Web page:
Moreover, allowing unverified interrogatory answers does not in the least impair the principal purposes of discovery, which are to provide information and to pin down the party. What party was ever accosted on the stand with an interrogatory answer naming, or failing to name, an expert witness? How can any party legitimately complain of uncertainty about whether an expert was designated because the expert was identified only by counsel and not by the party under oath? A party’s only legitimate complaints concerning such matters are ignorance and reliability, and neither can be attributable to the absence of a jurat at the bottom of the answer.

The Court’s other policy argument is that “[r]equiring verification throughout discourages pretrial gamesmanship and helps facilitate full examination at trial.”14 As in this case, for example? Morua knew thirteen months before trial who State Farm’s expert would be. State Farm provided Morua a formal, written answer and furnished him a copy of the expert’s report. Morua took the expert’s deposition on written questions. If gamesmanship is not objecting at trial to calling the witness because of the lack of a jurat on an interrogatory answer, what is? Gamesmanship is taking the full and correct information fully and formally furnished, exploring it thoroughly by deposition, and then objecting to some inconsequential defect after the time for remedying that defect has passed. What possible advantage could Morua have gained from the verification of State Farm’s supplemental answer? Nothing. Morua’s objection was pure gamesmanship.

The Court requires verification of supplemental interrogatory answers, but then states that the lack of verification “is insufficient to trigger Rule 215(5) and its corresponding good cause inquiry.”15 In other words, the lack of verification is inconsequential, as well it should be. I cannot find a case in any jurisdiction that punishes a party for failing to verify a supplemental discovery response. But if verification is completely inconsequential, why require it at all? Back to the point of this case, which is not policy but text: why imply the requirement into rules that nowhere state it, especially when the federal model for those rules expressly does not require it? The Court’s argument encourages—it does not discourage—gamesmanship.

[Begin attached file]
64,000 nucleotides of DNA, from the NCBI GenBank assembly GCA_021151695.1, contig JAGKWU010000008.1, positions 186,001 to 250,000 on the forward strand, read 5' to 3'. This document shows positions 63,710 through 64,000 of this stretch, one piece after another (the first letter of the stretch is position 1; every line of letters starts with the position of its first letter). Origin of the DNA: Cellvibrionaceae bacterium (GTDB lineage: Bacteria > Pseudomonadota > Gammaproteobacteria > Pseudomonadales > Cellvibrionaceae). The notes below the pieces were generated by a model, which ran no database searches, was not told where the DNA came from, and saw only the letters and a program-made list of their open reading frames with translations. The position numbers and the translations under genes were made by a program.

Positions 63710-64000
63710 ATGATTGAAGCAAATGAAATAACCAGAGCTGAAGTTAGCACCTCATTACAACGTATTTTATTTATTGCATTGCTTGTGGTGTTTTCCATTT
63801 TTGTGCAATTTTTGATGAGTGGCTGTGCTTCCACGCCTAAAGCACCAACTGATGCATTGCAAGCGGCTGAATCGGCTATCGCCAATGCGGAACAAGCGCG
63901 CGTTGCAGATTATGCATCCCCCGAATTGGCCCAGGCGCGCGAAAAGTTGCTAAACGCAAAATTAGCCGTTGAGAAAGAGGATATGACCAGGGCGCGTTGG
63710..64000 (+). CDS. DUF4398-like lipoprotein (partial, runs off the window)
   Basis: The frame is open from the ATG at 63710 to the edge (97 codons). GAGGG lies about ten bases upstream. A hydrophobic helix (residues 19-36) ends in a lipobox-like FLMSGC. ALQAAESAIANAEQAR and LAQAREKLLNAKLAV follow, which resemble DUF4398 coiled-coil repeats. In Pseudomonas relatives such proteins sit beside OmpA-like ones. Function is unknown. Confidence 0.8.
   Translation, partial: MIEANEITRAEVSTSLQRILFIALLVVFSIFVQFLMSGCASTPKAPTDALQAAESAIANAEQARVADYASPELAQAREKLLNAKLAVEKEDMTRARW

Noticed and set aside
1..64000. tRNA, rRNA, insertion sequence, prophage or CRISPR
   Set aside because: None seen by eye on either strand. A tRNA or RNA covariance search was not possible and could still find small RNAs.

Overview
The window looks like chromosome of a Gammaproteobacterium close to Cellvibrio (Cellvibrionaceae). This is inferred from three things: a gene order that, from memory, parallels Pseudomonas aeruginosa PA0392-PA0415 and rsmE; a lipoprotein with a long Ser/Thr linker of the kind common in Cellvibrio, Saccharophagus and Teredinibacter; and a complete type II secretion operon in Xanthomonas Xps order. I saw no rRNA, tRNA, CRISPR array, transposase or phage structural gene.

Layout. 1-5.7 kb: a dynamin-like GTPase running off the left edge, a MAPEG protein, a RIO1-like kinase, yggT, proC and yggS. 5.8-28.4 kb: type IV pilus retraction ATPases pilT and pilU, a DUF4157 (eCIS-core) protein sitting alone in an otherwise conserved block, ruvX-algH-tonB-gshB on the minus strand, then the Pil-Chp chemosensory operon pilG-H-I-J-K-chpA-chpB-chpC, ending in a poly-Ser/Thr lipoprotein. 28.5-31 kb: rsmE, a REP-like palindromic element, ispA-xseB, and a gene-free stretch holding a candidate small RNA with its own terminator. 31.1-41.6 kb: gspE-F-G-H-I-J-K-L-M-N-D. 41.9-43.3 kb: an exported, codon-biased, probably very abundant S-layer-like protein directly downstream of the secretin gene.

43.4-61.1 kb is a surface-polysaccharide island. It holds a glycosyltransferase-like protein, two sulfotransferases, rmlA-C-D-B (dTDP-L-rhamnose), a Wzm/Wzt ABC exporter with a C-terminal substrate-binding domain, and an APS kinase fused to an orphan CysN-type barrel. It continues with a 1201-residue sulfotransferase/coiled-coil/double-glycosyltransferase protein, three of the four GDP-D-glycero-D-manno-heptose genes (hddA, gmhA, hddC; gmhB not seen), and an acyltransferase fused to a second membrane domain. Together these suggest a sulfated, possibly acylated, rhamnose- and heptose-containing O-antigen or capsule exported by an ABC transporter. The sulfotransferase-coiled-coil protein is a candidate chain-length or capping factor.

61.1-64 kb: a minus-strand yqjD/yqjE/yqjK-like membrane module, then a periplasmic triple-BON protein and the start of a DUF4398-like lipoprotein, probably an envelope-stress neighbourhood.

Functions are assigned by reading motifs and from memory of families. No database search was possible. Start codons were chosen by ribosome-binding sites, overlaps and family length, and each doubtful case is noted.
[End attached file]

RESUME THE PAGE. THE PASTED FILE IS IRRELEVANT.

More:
Here is the Court’s argument in a nutshell. Although the rules are deathly silent on the subject, they necessarily imply a requirement to verify supplemental interrogatory answers. This only makes sense, although it is not the federal rule and may not be the practice in any other state. The Texas rule was derived almost verbatim from the federal rule, which does not require verification, but the meaning of the Texas rule is plainly different, not in text but in implication, and the six Texas courts of appeals that have disagreed were simply wrong. Anyway, whatever the rules say or don’t say, verification is necessary to prevent gamesmanship, even though no other jurisdiction shares this view, because a party cannot be expected to be “honest and complete”16 in a discovery response (such as a response to a request for production or request for admission, neither of which must be verified) unless the response is under oath. This particular case, unfortunately, is not a very good example, since all the gamesmanship was on the other side. All the same, a party could play games by designating experts in an unequivocal statement not made under oath—it is unimportant to explain how—and if that were to happen, no sanction or other adverse consequence should ever be imposed. Verification is necessary to prevent abuse, but the lack of verification should be completely inconsequential, as it justly is in this case.

With all due respect to the Court, there is more than a little tension in its opinion.

It is true that in Sharp v. Broadway National Bank17 the Court held that Rule 168b(6) impliedly required that supplemental interrogatory answers be in writing. But its *625 model, federal Rule 26(e), imposes the same requirement. What we said in Sharp was that “oral notice is not proper”, to avoid “the inevitable disputes over who said what when.”18 There, the Bank was asked who it would call as an expert witness on attorney fees, and it claimed that it had orally identified a certain lawyer, whom it then deposed itself, and the opposing party cross-examined. The problem with the Bank’s answer was that it was too indefinite. We explained: